Medical breakthrough – new drug brings dramatic relief to Russophobia sufferers
There is new hope in the fight against a disease ravaging western political and media elites
An American pharmaceutical company has just brought a revolutionary new drug to market which promises to ease symptoms for millions suffering from mental illness.
The new pill, marketed as Sovieta (Hydroantikhokholidone HCI) helps break down an enzyme called Pollacazine which researchers have found in high concentrations in the brains of chronic Russophobia sufferers.
Symptoms of the illness include, but are not limited to, paranoid ideation connected with Russia, Moscow, the Kremlin, or Vladimir Putin. Delusions of grandeur are observed in certain Eastern European populations.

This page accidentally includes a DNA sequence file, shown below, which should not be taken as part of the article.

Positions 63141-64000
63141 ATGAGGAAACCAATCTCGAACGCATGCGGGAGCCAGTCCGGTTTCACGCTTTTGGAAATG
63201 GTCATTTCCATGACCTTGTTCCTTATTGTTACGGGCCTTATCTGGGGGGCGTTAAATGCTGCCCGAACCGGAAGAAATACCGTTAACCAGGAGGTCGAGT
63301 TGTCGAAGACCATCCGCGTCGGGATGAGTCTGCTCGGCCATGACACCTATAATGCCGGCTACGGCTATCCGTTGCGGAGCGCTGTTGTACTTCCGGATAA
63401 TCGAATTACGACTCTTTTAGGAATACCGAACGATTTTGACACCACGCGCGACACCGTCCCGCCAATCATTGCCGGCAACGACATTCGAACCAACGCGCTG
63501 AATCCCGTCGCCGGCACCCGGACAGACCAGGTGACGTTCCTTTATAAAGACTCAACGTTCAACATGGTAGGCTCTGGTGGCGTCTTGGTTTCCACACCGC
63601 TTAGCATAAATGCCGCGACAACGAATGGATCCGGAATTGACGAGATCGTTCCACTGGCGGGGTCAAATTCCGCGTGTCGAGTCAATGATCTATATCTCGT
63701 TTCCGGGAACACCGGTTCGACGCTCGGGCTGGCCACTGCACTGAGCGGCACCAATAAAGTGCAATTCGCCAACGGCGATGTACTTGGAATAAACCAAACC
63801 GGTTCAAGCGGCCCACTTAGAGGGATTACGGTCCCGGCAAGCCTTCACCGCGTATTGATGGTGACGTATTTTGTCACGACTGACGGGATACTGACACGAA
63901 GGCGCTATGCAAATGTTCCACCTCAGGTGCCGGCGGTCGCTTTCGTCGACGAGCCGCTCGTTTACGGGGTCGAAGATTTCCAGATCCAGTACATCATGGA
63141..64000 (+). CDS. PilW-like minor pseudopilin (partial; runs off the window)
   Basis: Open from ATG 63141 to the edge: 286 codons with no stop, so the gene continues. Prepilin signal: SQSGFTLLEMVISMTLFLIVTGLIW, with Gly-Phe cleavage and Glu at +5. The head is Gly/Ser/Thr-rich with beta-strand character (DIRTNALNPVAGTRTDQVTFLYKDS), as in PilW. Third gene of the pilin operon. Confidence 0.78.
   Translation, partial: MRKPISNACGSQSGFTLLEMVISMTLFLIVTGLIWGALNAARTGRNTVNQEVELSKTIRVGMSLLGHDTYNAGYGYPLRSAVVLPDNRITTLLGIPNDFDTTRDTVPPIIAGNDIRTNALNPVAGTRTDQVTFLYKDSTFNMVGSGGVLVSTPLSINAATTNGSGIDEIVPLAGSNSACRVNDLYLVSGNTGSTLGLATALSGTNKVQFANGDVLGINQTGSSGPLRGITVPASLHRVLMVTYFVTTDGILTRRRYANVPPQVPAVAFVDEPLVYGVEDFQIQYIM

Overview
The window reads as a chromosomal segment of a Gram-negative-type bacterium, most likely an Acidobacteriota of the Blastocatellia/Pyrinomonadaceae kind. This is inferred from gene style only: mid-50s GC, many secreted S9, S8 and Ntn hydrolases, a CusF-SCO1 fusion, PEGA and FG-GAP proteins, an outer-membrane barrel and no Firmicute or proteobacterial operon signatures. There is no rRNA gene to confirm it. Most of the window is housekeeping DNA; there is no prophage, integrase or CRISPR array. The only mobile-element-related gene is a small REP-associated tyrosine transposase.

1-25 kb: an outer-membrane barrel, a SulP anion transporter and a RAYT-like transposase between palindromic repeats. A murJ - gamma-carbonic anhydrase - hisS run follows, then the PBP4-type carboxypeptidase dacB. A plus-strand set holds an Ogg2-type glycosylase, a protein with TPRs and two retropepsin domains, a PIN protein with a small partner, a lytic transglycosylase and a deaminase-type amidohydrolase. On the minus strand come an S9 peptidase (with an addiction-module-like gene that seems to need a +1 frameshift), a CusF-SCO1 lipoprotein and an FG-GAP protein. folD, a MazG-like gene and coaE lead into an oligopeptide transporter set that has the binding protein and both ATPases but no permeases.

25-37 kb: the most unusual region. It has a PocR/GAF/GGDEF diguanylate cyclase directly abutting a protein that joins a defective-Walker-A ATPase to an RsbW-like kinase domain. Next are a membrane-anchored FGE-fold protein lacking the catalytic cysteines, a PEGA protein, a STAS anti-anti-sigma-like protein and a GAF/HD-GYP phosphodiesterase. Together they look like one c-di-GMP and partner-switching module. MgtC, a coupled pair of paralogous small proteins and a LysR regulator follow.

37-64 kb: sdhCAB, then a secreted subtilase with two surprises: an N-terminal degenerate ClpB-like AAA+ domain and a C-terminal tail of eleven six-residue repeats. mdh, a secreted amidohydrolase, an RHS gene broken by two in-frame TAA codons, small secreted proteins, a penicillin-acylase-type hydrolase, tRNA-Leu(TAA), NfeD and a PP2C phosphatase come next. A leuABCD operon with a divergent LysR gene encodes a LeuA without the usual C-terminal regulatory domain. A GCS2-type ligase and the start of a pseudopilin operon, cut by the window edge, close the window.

Though exactly what causes the enzyme to build up is not well understood, the disease is believed to have originated somewhere in Eastern Europe. Previous outbreaks in the West occurred in the 1920s and 1950s, but the illness has made an alarming comeback in the last few years.
While doctors stress that a total cure is a some way off, subjects in clinical trials showed a marked reduction in observable symptoms compared to placebo: blaming Putin was reduced to as little as once a week in 60% of those using Sovieta.
The development comes as especially welcome for members of America’s media and political communities, who present with higher than average incidences of Russophobic disease.
Watch the TV ad for the promising new prescription drug Sovieta above – and talk to your doctor today!